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New Algorithm Boosts Crowd-sourced Maps for Natural Disasters

  • Reuters

A Central Electric Power Association lineman pulls a new line across the debris littered lawn of a Scott County, Mississippi resident, Nov. 30, 2016, that was damaged by an apparent tornado Tuesday afternoon. With crowd-sourced mapping rescue workers will have the information they need, such as which roads, buildings and bridges have been destroyed.

A Central Electric Power Association lineman pulls a new line across the debris littered lawn of a Scott County, Mississippi resident, Nov. 30, 2016, that was damaged by an apparent tornado Tuesday afternoon. With crowd-sourced mapping rescue workers will have the information they need, such as which roads, buildings and bridges have been destroyed.

Humanitarian workers delivering aid to regions hit by natural disasters might find it a little easier to reach people most in need of help following new advances in crowd-sourced mapping technology, researchers said on Wednesday.

Traditional maps often do not give rescue workers the information they need when disasters strike, such as which buildings and bridges have been destroyed.

Crowd-mapping, where volunteers on the ground send real-time information about which roads are open and where people could be trapped following earthquakes or hurricanes, has become increasingly popular with aid groups, U.S. researchers said.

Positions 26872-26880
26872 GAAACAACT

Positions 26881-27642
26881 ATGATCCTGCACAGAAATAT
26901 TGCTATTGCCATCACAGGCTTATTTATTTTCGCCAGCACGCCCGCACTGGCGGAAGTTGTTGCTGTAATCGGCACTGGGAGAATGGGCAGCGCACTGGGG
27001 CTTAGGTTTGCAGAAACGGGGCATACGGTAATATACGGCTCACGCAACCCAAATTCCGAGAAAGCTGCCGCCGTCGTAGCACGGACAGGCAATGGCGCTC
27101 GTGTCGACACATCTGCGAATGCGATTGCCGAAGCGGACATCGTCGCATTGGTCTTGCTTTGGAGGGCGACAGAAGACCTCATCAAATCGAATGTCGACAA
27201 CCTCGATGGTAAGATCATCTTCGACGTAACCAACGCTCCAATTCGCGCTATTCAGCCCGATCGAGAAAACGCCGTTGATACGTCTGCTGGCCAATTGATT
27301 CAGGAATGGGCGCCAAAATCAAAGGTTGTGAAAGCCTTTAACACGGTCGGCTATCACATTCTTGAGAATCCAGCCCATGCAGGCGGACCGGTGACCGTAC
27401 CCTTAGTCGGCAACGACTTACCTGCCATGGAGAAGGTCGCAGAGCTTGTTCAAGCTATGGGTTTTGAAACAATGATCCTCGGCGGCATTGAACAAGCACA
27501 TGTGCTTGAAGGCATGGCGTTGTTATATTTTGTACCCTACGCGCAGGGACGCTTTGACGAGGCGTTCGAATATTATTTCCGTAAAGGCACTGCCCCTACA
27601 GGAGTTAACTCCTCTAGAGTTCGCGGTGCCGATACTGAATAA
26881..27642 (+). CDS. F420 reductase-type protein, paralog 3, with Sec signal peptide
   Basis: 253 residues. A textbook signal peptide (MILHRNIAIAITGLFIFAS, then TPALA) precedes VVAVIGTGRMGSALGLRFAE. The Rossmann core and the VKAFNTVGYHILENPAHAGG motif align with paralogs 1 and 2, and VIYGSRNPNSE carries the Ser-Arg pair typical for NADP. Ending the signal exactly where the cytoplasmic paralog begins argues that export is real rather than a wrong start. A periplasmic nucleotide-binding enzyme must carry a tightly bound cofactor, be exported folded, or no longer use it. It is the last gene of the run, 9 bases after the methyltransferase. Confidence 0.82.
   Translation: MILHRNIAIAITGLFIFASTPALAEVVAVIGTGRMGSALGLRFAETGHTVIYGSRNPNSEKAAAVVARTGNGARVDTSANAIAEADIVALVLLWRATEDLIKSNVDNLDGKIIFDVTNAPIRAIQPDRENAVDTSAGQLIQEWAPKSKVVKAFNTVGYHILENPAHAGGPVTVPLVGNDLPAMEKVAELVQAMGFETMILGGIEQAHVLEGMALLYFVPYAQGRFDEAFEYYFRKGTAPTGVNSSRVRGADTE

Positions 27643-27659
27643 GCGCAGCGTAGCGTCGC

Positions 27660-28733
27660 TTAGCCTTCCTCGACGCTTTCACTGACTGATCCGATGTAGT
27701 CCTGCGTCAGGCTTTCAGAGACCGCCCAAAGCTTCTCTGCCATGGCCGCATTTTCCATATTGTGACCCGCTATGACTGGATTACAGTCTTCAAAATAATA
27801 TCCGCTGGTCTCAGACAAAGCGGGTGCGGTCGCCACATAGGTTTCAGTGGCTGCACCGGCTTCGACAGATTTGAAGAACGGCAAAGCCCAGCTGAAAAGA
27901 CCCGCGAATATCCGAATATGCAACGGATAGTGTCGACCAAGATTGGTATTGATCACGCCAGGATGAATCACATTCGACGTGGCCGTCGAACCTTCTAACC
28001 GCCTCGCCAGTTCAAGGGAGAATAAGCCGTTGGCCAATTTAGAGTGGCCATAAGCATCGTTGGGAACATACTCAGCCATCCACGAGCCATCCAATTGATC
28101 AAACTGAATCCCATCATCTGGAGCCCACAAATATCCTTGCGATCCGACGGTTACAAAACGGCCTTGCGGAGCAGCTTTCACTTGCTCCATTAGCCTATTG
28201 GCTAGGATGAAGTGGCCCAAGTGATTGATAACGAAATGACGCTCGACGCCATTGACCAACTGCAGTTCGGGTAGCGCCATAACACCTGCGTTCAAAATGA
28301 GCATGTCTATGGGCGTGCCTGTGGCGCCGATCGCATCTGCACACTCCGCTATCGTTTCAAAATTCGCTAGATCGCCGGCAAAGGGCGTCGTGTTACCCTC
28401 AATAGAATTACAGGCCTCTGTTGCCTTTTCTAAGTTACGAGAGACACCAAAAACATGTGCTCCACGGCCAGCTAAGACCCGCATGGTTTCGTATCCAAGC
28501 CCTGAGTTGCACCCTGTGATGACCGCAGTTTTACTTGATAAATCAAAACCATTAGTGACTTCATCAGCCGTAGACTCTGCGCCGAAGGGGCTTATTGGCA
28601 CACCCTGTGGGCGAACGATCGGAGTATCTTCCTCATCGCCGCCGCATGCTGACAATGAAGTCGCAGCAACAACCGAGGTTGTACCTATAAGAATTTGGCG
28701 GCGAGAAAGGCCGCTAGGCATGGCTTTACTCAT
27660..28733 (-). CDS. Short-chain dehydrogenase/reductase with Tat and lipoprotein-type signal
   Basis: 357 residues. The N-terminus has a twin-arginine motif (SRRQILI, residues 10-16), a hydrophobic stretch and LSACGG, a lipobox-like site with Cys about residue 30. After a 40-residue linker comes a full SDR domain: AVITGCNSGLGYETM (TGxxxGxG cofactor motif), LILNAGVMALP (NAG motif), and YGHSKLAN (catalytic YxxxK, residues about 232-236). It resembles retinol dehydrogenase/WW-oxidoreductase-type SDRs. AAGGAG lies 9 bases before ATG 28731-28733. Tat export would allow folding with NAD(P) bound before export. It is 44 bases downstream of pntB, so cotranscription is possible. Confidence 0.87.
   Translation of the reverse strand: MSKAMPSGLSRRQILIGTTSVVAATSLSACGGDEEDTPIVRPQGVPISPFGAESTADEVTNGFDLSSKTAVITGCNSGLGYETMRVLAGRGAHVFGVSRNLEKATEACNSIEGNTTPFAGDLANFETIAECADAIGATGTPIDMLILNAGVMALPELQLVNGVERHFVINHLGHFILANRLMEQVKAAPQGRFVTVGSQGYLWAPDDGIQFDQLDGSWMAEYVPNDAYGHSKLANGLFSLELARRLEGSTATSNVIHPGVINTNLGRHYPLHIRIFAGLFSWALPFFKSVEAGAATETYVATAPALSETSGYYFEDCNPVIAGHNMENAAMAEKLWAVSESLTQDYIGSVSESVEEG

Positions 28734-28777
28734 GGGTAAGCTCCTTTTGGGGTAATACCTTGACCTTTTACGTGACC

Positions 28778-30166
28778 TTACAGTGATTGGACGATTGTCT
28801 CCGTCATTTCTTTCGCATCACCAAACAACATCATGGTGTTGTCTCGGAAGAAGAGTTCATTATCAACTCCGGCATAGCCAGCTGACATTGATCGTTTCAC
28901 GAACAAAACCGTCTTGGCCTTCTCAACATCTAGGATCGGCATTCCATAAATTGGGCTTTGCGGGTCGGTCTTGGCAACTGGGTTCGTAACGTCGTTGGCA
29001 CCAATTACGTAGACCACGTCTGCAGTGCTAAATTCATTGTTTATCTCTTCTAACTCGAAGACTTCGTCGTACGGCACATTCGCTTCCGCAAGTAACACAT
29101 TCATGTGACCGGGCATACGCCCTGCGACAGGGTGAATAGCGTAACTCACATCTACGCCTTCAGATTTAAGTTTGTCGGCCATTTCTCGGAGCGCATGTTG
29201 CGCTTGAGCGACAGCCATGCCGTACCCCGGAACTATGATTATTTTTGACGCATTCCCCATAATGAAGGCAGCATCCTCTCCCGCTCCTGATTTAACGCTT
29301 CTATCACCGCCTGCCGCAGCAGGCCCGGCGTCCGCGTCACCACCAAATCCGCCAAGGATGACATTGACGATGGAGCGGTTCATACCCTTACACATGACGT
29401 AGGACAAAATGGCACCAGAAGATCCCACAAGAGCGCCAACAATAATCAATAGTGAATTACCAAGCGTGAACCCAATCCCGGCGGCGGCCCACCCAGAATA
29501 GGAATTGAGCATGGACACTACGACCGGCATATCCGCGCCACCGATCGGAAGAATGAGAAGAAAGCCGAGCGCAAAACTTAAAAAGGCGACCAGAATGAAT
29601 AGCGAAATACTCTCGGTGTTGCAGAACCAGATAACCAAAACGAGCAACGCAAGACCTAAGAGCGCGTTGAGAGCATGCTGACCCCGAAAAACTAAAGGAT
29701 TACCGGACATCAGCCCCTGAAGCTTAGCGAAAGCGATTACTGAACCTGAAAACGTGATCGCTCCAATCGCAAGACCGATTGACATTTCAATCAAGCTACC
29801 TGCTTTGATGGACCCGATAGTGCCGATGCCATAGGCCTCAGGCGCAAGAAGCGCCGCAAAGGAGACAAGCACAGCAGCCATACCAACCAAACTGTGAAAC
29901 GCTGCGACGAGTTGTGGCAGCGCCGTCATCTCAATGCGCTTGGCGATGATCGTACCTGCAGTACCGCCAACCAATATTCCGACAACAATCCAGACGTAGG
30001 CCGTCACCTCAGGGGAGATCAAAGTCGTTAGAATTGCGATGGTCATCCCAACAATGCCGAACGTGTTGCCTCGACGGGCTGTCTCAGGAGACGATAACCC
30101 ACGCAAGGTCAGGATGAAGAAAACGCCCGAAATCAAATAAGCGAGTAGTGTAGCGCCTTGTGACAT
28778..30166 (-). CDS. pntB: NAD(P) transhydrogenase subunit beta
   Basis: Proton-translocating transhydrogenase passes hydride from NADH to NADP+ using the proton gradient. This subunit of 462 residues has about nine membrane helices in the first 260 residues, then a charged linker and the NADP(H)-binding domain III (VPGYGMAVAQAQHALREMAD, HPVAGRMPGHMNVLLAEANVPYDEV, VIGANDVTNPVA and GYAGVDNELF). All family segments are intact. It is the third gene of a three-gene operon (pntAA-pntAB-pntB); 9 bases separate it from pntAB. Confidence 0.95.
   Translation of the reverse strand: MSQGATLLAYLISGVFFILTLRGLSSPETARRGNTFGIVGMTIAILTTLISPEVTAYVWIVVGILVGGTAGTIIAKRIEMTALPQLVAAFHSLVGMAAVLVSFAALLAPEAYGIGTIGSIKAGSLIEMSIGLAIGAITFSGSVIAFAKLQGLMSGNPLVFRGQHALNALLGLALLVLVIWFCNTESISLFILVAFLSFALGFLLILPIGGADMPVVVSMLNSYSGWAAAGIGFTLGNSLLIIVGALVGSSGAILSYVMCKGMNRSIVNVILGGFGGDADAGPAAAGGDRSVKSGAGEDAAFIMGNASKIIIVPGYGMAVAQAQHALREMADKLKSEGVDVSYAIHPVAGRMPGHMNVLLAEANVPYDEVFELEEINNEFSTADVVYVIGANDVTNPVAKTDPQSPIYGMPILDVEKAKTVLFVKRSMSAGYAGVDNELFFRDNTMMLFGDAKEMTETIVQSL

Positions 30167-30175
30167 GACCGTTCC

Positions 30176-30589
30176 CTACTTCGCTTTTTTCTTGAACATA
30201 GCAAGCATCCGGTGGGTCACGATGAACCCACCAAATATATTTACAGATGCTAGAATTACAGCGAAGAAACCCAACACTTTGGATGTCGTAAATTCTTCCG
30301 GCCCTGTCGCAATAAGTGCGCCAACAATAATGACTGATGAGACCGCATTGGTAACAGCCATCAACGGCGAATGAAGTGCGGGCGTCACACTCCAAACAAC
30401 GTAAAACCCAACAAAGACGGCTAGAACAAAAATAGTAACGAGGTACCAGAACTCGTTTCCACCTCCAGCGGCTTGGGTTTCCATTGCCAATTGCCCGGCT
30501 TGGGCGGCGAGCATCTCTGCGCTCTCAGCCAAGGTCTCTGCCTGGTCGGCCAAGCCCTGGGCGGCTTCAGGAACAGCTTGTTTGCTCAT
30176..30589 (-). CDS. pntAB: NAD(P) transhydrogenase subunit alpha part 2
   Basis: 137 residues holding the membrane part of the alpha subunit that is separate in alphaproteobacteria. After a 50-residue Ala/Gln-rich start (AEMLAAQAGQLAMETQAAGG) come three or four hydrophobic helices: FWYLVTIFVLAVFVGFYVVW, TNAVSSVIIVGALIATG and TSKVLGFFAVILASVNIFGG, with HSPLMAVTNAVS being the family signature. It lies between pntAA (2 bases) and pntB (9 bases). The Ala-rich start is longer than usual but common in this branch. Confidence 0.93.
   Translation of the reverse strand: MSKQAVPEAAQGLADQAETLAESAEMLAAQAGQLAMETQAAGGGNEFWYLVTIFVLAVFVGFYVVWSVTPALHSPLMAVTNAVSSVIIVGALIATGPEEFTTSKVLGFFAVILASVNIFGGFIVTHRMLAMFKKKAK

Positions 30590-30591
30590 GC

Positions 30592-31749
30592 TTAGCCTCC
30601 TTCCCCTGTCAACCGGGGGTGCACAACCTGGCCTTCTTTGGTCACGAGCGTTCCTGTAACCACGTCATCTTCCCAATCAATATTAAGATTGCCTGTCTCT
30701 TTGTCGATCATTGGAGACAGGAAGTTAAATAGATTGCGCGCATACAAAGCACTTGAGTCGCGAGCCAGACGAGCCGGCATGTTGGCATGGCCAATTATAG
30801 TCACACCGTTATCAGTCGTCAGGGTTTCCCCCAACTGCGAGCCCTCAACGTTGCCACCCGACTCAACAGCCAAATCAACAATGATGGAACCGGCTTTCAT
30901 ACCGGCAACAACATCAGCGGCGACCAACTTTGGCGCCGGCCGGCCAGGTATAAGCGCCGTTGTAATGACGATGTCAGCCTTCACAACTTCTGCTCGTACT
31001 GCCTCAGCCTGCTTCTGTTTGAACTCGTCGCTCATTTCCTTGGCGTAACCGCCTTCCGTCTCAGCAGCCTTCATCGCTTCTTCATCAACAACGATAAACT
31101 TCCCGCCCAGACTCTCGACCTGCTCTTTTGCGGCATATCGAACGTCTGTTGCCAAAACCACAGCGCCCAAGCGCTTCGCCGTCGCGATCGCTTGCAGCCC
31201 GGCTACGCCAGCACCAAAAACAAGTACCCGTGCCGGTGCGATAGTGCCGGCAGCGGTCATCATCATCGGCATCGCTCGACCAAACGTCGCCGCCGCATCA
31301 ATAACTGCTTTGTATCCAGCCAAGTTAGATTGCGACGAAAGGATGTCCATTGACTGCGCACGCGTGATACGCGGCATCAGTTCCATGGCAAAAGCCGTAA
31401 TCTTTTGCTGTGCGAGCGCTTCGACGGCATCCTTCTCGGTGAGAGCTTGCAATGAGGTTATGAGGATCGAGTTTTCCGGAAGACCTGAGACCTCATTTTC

Universities create helpful algorithm

To make the mapping process more efficient, researchers at the University of California and the University of Tennessee created a new algorithm that indicates which areas need detailed mapping first after a disaster.

"Online volunteers provide up-to-date geographic information that can help disaster response teams on the ground make more informed decisions," said University of Tennessee geography professor Yingjie Hu.

"We wanted to make that process more efficient," Hu told the Thomson Reuters Foundation.

Earthquake sparks interest

Originally from Sichuan, China, Hu began researching crowd-funded maps after a massive earthquake rocked his home province in 2008 killing more than 80,000 people.

FILE - Survivor carries baby on his back as he and some 1,000 other survivors make a 9-hour walk from the village of Qingping to Hanwang, after earthquake, Sichuan Province, China, May 16, 2008.

FILE - Survivor carries baby on his back as he and some 1,000 other survivors make a 9-hour walk from the village of Qingping to Hanwang, after earthquake, Sichuan Province, China, May 16, 2008.

Rescuers scrambled to save survivors but their efforts were hampered in some cases by a lack of up-to-date information about which roads were open to emergency vehicles, Hu said.

"If we could have applied this algorithm back then more lives could potentially have been saved," he said.

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